To partly answer your question, we look at the sentence
$$\exists x\forall y (p(x,y)=y).$$ The above axiom is intended to assert the existence of a left-identity, but it is just a string of symbols. For this axiom to be true in $\mathcal{A}$ means that there is an element $e \in A$ such that for all $a\in A$, $f_A(e,a)=a$.

Thus it is at the model stage that the formal symbols $\forall$ and $\exists$ are interpreted as working like quantifiers in the usual informal sense. The technical details of the definition of truth in a structure $\mathcal{A}$ take care of that. Since we are working in a specific model, the quantification is always over a completely specific set $A$, so the universe is always a specific set.

To sum up, the models of the first-order Theory of Groups are precisely the set-theoretic groups.

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I'm not sure I understand the need for a "first-order" group theory. Are there any theorems about groups in general that can be obtained using the first-order definition (2), but not by using the set-theoretic definition (1)? –  Dan Christensen Jan 4 '12 at 17:52
    
There is a quite large literature on first-order group theory. One moderately interesting result, for example, is that there is an algorithm which will tell ou, given a first-order sentence $\varphi$, whether that sentence is rue in all Abelian groups. There are many results of a similar character for other algebraic structures, such as fields. Any sentence $\varphi$ of the first-order theory of fields of characteristic $0$ is true in an algebraically closed field $F$ iff it is true in the complex numbers. There are more striking deeper results, such as the Ax-Kochen Theorem. –  André Nicolas Jan 4 '12 at 17:59
    
Is this result not obtainable using the set-theoretic definition and the usual rules and axioms of logic and set theory? –  Dan Christensen Jan 4 '12 at 18:09
    
Is there a theorem stated in the language of set-theoretic group theory that can only be obtained using first-order group theory. –  Dan Christensen Jan 4 '12 at 18:41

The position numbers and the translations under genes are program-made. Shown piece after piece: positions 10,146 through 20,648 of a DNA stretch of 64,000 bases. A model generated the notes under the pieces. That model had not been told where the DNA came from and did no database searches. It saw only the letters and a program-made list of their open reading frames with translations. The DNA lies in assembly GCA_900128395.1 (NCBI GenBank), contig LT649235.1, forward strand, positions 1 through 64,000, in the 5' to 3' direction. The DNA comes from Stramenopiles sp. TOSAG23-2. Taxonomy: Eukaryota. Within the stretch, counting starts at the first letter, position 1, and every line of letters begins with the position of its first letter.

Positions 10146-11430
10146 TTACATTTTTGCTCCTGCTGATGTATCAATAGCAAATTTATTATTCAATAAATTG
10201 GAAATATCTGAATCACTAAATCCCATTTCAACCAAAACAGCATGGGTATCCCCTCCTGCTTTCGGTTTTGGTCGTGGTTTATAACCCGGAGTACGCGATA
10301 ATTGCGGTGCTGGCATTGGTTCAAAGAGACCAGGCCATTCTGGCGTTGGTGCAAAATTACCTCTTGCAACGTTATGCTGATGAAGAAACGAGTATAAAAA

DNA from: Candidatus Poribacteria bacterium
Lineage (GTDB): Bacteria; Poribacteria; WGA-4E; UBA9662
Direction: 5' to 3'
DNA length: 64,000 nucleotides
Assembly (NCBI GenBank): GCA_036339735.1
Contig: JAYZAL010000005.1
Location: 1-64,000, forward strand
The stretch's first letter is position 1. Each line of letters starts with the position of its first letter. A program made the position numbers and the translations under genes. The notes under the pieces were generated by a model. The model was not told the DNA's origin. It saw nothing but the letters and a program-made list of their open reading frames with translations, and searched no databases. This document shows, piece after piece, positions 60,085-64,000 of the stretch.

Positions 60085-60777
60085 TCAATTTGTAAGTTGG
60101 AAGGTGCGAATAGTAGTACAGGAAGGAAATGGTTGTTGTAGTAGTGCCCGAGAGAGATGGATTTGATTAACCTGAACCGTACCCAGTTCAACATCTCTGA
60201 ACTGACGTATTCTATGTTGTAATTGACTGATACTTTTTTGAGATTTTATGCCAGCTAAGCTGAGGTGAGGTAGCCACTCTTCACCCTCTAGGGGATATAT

@Dan Christensen: Almost certainly not. But there are a number of instances of first proofs being obtained using model-theoretic techniques. –  André Nicolas Jan 4 '12 at 18:51

Your observation is very good. Group theory can be stated outside of any specific Set Theory (there are many, as one can see in the second of your referenced Wikipedia pages). Same thing could be said for Ring Theory or other algebraic theories. In particular Category Theory is a first order theory (not - yet - listed in that Wikipedia page) which is so general that some propose to replace set theory (or theories) with some category theory-related axioms. Mac Lane's "Categories for the Working mathematicians" explaisn the situation very clearly (Chap. 1 Sec. 1):

First we describe categories by means of axioms, without using any set theory, and calling them "metacategories".

Then in Chap 1, Sec 2:

A category (as distinguished from a metacategory) will mean any interpretation of the category axioms within set theory

Likewise one could say (in one's mind at least, since this is not done in practice AFAIK): first order axioms describe metagroups, while interpretations of these axioms within a specific set theory describe groups. One can get a better understanding of these points of view by reading an introduction to model theory for example starting with Wikipedia: http://en.wikipedia.org/wiki/Model_theory